Year of Our Discontent

eWEEK Labs Director Jim Rapoza takes a pessimistic-except for Linux-look at the year gone by.

2003 was full of developments that had a big impact on IT. Unfortunately, most of what happened was bad. If you didnt lose your job entirely, your job certainly got a lot harder. For IT staff at most companies, dealing with the near-tidal wave of spam was one of the biggest hassles. Market researchers have been studying the phenomenon diligently, but you dont need to see their figures to know that the volume of spam is huge. Even though 2003 saw many new and improved products to help companies filter out spam, none of these have proved to be very effective.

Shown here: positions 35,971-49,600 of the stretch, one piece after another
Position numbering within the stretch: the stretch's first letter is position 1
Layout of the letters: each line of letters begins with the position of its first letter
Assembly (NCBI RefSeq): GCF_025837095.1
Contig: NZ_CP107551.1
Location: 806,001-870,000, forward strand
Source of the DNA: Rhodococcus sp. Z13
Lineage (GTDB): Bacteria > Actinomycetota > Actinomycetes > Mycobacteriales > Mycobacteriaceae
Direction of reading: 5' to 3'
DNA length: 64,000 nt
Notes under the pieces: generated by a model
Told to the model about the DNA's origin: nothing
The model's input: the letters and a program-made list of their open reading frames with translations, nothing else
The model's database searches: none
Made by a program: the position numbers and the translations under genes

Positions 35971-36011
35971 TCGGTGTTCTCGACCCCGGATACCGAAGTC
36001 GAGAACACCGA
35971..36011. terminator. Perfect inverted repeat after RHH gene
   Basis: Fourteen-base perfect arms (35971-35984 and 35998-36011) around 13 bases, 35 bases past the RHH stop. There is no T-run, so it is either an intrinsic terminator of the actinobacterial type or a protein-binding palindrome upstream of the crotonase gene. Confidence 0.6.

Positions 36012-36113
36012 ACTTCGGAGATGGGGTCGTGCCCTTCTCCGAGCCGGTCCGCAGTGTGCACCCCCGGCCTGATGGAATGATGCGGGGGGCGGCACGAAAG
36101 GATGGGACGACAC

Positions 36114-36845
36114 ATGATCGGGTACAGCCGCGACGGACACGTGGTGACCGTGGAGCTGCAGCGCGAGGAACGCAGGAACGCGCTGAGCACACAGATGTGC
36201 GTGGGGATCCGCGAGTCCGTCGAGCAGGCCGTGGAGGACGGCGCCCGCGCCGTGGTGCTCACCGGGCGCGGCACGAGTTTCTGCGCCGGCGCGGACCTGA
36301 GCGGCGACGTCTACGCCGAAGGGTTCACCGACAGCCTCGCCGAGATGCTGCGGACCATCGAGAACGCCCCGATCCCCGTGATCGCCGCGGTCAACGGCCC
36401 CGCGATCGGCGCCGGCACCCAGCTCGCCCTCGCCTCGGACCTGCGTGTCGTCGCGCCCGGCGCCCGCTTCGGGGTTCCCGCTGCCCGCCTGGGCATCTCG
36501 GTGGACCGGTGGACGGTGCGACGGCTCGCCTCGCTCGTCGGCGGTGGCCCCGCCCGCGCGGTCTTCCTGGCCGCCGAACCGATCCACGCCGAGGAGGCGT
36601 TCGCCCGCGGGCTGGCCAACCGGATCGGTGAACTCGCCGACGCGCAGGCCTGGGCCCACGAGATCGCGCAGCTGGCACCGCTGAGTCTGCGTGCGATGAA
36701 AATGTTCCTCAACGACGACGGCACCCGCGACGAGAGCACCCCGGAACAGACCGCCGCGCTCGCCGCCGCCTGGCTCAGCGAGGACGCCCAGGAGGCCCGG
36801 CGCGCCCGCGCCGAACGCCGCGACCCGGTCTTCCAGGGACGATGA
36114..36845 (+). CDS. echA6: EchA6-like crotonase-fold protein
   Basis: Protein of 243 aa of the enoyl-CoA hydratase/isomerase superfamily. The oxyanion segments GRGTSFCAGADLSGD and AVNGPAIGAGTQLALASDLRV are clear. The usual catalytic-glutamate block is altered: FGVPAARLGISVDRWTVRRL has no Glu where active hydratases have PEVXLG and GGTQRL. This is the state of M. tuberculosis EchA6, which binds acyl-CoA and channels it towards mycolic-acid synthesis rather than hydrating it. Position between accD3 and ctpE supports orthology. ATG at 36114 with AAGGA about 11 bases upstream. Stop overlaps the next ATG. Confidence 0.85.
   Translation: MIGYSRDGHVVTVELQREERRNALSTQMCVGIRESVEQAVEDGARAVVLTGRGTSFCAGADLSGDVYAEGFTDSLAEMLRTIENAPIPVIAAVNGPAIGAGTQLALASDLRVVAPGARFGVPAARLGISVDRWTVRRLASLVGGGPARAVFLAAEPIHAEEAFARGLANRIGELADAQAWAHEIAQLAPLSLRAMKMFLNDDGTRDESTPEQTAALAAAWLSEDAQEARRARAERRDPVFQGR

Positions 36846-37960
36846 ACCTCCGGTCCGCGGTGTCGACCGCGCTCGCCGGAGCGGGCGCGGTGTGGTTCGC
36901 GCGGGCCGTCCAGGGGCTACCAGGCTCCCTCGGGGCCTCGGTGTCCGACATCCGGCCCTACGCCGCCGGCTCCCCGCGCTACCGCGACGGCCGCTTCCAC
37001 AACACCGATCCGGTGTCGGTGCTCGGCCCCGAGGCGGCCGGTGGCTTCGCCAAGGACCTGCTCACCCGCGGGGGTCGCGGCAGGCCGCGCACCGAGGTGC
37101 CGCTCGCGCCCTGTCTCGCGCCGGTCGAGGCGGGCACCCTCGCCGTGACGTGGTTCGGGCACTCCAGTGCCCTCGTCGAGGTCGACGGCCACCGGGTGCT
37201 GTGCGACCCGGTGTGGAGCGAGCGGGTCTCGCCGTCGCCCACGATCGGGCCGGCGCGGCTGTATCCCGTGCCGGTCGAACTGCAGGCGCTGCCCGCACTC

I certainly expect improvements in the technologies that deal with spam, but I dont expect things to get much better in 2004. Part of the problem is that the recently passed CAN-SPAM legislation will mainly have the effect of protecting quite a lot of commercial spam while having no effect on most other forms of spam.

But why should we be surprised at that? Most of the legislative action that governments have taken on IT issues has done little good. Either bills like the CAN-SPAM Act are ineffective or others like the federal and state DMCA measures have directly threatened technologies as well as workers.

I fear that we can expect more of the same. Potentially good laws, such as those that mandate base security levels, are unlikely to see the light of day, while laws that protect special interests at the cost of innovation and progress will inevitably get passed.

Next page: Beware spyware